The expenditure available under the financial perspective cannot, of course, exceed the amount of own resources available for the period in question. During the negotiations which led to the adoption of the new financial framework, the institutions were very much aware of the need to ensure sound management of public finances, while making it possible to finance essential requirements. The overall ceiling on own resources has thus been kept at 1.27% of gross national product (GNP) for the entire period 2000-06.

Financial perspectives

The expenditure figures in the financial perspective are well below this overall ceiling. The total for commitments will fall from 92.03 billion in 2000 to 90.66 billion in 2006. The corresponding amounts for payments are 89.60 billion and 89.62 billion i.e. in terms of GNP, a decline from 1.13% to 0.97 %.

This budgetary rigour will be reflected in the various headings of the financial perspective, where the common agricultural policy and structural action will continue to account for the bulk of expenditure.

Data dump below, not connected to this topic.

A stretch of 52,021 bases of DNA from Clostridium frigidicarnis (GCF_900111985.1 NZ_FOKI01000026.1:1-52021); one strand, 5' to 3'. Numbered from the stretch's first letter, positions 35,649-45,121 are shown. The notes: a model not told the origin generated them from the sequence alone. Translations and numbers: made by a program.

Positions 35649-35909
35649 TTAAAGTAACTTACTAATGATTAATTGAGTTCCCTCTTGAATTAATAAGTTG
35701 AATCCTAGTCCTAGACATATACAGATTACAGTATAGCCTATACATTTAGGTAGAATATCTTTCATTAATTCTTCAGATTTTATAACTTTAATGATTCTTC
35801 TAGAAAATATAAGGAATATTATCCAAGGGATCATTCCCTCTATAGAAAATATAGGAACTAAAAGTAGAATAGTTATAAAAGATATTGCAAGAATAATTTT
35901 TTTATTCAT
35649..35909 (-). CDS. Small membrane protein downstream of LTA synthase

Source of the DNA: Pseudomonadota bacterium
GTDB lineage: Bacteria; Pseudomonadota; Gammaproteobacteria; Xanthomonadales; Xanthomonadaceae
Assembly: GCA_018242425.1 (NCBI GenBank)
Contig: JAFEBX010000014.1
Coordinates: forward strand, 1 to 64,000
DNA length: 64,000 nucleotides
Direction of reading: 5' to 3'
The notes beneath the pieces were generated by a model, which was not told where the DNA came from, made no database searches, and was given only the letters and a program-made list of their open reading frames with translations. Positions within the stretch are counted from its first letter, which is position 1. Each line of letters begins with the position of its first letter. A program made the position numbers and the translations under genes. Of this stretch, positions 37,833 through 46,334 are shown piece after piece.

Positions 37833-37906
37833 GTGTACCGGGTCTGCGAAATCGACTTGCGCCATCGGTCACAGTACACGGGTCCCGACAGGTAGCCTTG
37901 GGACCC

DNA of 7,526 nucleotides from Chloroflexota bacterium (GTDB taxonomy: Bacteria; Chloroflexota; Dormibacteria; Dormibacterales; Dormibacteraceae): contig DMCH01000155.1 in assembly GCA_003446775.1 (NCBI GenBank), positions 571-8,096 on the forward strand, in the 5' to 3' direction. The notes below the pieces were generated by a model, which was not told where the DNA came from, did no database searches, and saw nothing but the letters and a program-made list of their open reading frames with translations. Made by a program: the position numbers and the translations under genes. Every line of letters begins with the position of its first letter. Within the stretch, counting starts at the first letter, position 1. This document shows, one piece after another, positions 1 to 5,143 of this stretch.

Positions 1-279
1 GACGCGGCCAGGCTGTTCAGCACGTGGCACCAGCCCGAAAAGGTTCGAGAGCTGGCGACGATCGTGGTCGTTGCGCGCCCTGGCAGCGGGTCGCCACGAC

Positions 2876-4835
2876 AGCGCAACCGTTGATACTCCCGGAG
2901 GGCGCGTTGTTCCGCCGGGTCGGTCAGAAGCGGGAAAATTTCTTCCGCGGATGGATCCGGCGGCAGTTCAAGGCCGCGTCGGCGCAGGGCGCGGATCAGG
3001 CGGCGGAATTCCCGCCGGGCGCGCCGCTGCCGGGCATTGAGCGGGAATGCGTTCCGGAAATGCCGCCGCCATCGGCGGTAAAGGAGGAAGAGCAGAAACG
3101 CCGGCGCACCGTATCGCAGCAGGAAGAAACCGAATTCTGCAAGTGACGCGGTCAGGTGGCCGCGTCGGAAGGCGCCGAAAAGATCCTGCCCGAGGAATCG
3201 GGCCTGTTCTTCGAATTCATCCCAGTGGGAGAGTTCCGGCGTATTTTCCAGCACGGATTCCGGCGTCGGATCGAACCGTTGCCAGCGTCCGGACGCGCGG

Other Union priorities which have been allocated funding in the new multiannual financing programming reflect the Union’s higher profile on the international scene, the modernisation of the Community’s administration and the development of certain internal policies (trans-European networks, research and innovation, education and training, application of new environment-friendly technologies, small and medium-sized enterprises).

Budgetary discipline and the expected increase in GNP will suffice to cover the cost of enlargement of the Union within an own resources ceiling of 1.27% of the GNP of the enlarged Union. On the assumption that the first wave of enlargement will take place during the middle of the period covered by the financial perspective, these costs will initially take the form of increased pre-accession aid and will gradually come to be borne by the funds reserved for Community policies.